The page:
Simon and Keith Innes are two young boys who are supremely excited: the circus is coming to town! It’s true that the festivities will be taking place on a Good Friday, but it only comes once a year and it should be taken advantage of. And in honour of Good Friday, the only reasonable thing to do is to sneak into the circus without paying!

The action begins on Holy Thursday, when the boys sneak out of their house to prepare their route for the following night. But suddenly they see a sinister-looking figure clutching a knife—a knife that looks rather like the knife owned by their elder brother, with whom they live… The next day, a grisly discovery is made—one of the circus people, a tight-rope walker, is found murdered, slashed to death by a Jack-the-Ripper-like murderer… and the bad news is, this is only the beginning.

The circus leaves the town without performing, but soon enough, the villagers cower in fear whenever the full moon is up… for it is then that the ripper strikes, killing women and mutilating their bodies. These events are all seen through the eyes of the two young boys—in particular, the narrator is none other than Simon, and the story is not so much a mystery as a coming-of-age-story. The two boys are thrown into the investigation right alongside the local police inspector and the witch-like Mrs. Bradley, who is sent down to investigate the deaths at the express wishes of Scotland Yard. She takes rather a liking to the boys. They deal not only with the murderer, but must also grapple with their mathematics assignments and they must answer a terribly important question: do Catholics only need to go to church once a year, and if so, should they convert?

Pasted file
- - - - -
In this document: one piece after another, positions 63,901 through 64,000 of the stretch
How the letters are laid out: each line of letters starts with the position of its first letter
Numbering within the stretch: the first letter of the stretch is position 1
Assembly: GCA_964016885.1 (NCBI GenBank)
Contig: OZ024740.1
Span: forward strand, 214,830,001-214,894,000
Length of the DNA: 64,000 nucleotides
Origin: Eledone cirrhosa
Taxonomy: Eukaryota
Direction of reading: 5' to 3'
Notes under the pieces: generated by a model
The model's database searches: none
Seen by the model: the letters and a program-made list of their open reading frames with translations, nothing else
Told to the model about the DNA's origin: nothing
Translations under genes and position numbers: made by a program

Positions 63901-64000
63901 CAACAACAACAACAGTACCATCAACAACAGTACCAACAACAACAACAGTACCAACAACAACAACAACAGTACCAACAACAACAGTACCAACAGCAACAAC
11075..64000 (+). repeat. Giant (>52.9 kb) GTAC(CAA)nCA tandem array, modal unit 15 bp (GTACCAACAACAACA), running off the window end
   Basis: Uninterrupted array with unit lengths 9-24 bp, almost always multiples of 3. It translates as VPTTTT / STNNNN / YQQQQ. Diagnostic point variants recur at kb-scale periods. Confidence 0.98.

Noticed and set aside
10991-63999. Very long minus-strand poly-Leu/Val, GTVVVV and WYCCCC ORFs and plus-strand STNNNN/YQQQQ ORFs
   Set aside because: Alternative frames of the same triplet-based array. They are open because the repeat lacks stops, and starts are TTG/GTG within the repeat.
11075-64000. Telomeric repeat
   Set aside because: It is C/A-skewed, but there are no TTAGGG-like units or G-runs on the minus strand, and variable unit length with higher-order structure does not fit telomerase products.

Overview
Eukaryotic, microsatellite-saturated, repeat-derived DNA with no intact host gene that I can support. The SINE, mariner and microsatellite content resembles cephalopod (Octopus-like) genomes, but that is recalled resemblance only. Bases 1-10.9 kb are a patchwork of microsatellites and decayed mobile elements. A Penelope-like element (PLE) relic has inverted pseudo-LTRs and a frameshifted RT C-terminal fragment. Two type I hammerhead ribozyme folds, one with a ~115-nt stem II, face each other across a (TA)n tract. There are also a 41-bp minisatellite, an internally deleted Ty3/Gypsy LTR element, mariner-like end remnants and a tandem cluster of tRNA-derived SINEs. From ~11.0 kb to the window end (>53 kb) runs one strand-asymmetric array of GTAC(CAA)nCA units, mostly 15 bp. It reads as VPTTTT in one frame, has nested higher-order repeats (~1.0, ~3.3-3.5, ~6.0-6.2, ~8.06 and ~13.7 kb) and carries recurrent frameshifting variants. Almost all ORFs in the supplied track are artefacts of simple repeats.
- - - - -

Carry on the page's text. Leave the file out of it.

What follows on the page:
It’s a good thing that the other elements in this book are so strong, because the mystery is, to be frank, bloody awful. The murderer instantly became obvious to me on page 9—and my edition of the book doesn’t start with page 1—it doesn’t even start with page 5! But it’s not enough that the killer is obvious—oh, no… we must also endeavour to make the ending as confusing and full of loopholes as possible! For instance, there’s a scene where the boys finally get to see the circus. They are told to keep an eye out for this-and-that while there, but of course they have plenty of fun in the meantime. Then they finally spot this-and-that, and they give the prearranged signal. What relevance does this have to the plot? Absolutely none. It’s never referred to again, and in fact, the ending directly contradicts the idea that this scene ever had any point whatsoever.